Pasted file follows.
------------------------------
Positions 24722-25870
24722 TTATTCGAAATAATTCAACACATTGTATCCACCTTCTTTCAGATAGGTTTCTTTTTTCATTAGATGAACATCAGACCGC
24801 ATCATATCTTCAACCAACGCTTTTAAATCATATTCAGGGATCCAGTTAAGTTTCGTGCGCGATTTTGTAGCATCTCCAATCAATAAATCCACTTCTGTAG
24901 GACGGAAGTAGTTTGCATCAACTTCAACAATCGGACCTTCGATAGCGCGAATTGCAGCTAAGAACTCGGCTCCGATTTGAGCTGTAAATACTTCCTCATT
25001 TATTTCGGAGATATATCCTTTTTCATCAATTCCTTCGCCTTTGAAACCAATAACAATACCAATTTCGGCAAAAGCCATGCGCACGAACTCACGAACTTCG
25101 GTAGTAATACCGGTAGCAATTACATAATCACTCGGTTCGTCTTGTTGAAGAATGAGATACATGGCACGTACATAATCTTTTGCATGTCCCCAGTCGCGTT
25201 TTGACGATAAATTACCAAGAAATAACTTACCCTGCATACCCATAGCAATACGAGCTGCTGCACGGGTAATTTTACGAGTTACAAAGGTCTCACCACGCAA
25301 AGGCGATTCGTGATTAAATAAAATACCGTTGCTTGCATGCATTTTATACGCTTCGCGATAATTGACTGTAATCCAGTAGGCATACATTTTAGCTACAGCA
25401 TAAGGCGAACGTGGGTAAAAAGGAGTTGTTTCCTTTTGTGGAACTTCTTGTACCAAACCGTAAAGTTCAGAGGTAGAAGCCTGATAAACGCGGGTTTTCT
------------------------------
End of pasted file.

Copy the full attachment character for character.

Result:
Positions 24722-25870
24722 TTATTCGAAATAATTCAACACATTGTATCCACCTTCTTTCAGATAGGTTTCTTTTTTCATTAGATGAACATCAGACCGC
24801 ATCATATCTTCAACCAACGCTTTTAAATCATATTCAGGGATCCAGTTAAGTTTCGTGCGCGATTTTGTAGCATCTCCAATCAATAAATCCACTTCTGTAG
24901 GACGGAAGTAGTTTGCATCAACTTCAACAATCGGACCTTCGATAGCGCGAATTGCAGCTAAGAACTCGGCTCCGATTTGAGCTGTAAATACTTCCTCATT
25001 TATTTCGGAGATATATCCTTTTTCATCAATTCCTTCGCCTTTGAAACCAATAACAATACCAATTTCGGCAAAAGCCATGCGCACGAACTCACGAACTTCG
25101 GTAGTAATACCGGTAGCAATTACATAATCACTCGGTTCGTCTTGTTGAAGAATGAGATACATGGCACGTACATAATCTTTTGCATGTCCCCAGTCGCGTT
25201 TTGACGATAAATTACCAAGAAATAACTTACCCTGCATACCCATAGCAATACGAGCTGCTGCACGGGTAATTTTACGAGTTACAAAGGTCTCACCACGCAA
25301 AGGCGATTCGTGATTAAATAAAATACCGTTGCTTGCATGCATTTTATACGCTTCGCGATAATTGACTGTAATCCAGTAGGCATACATTTTAGCTACAGCA
25401 TAAGGCGAACGTGGGTAAAAAGGAGTTGTTTCCTTTTGTGGAACTTCTTGTACCAAACCGTAAAGTTCAGAGGTAGAAGCCTGATAAACGCGGGTTTTCT